The Second Circuit ruling is comprehensive and well analyzed, concluding that the accommodation (to simply notify HHS, either by form, or by letter) isn't substantially burdensome. But after 47 pages, here's the gist:
The burden that the accommodation places on Plaintiffs is merely one notification, equivalent to the burden historically placed on draft registrants to indicate their conscientious objections to military service. Once Plaintiffs avail themselves of the simple, non-burdensome means of opting out, the regulations do not require them to play any role in the provision of contraceptive coverage or to suffer punishments for not doing so. To the contrary, the accommodation relieves them of providing contraceptive coverage, and instead enlists third-party administrators to provide such coverage. If a regulatory scheme that might otherwise violate an objecting individual's rights under RFRA allows the objector to exempt himself from compliance via a simple, non-burdensome act of notification, there is no substantial burden. Furthermore, subsequent regulation of non-objecting parties in a manner that an objecting party finds offensive does not transform the act of opting out into a cognizable substantial burden. The rights conferred by the First Amendment and RFRA do not include a right to have the government or third parties behave in a manner that comports with an individual's religious beliefs.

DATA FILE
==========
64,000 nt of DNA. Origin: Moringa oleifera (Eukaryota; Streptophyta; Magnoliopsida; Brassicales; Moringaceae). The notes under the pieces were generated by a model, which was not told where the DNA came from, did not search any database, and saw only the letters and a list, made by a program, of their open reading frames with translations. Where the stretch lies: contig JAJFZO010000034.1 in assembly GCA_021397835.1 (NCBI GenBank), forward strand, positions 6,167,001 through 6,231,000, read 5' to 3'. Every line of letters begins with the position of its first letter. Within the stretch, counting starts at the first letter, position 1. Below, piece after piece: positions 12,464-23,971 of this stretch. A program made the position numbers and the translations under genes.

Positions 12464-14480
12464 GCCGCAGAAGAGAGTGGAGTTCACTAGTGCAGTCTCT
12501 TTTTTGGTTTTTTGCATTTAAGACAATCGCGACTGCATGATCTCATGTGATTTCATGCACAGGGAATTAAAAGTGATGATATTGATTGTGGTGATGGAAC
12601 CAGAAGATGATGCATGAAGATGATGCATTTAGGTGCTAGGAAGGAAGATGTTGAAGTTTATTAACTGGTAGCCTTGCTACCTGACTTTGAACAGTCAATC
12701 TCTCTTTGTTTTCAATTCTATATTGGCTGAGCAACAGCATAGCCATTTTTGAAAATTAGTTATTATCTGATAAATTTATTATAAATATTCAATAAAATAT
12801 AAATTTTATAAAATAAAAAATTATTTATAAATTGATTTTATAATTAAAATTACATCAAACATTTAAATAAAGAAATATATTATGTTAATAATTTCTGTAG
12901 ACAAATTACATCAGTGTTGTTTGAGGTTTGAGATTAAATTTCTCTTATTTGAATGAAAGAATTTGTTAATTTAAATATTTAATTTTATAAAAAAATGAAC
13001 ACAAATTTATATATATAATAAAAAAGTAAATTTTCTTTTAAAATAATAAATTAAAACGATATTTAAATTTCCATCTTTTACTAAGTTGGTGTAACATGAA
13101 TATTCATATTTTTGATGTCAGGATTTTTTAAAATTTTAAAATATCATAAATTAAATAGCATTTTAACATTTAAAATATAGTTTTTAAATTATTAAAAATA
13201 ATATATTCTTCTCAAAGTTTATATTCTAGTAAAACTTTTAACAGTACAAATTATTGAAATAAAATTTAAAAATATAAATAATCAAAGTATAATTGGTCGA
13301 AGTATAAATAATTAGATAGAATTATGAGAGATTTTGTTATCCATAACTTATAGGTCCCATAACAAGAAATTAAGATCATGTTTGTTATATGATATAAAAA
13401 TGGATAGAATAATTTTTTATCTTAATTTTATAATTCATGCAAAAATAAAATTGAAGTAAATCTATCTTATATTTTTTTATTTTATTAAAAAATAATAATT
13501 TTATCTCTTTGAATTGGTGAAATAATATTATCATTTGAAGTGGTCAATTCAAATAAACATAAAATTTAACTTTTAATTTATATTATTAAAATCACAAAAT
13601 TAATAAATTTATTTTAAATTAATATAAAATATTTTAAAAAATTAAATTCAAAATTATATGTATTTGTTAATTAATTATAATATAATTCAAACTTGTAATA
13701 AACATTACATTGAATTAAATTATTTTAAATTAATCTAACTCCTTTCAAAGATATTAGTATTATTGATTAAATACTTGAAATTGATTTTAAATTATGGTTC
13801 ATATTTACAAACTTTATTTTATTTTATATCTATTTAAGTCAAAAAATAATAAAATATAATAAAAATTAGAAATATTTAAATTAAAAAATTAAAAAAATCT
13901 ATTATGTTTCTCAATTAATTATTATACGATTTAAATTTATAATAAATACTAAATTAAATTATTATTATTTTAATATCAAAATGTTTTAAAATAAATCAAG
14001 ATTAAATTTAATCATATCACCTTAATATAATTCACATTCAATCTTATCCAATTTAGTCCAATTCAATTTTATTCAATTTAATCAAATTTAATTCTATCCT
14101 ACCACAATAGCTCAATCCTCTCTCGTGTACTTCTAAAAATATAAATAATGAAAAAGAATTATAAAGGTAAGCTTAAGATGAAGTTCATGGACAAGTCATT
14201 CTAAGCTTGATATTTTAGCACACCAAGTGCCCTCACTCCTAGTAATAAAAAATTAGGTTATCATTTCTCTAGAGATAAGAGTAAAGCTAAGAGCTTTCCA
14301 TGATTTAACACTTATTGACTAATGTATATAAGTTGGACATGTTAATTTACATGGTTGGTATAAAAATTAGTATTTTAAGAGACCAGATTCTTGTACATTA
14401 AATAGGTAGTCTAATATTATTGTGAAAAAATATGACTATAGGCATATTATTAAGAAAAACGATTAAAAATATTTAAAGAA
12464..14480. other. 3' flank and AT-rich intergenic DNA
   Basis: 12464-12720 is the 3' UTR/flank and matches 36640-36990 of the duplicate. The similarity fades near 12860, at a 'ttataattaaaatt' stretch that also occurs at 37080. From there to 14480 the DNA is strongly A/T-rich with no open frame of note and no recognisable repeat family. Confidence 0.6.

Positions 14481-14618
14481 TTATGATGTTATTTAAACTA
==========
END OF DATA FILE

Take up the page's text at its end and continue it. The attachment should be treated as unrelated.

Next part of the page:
Wednesday, August 5, 2015
The D.C. Circuit ruled in Dodge of Naperville v. NLRB that the NLRB's finding of an unfair labor practice against the petitioner was valid, and that the Board didn't lack quorum to act in the waning days of Member Craig Becker's recess appointment.
The ruling means that the NLRB's finding stands.
The petitioners challenged the NLRB finding on the merits and based on the NLRB's lack of quorum at the time it issued its finding. As to the latter, the petitioners argued that the NLRB had only two members (one shy of quorum) when it issued its opinion on January 3, 2012, because the appointment of Member Becker (who was recess appointed in the second session of the 111th Congress) expired on December 17, 2011. That's the date when the Senate agree to adjourn and convene for pro forma sessions only every Tuesday and Friday until January 23, 2012.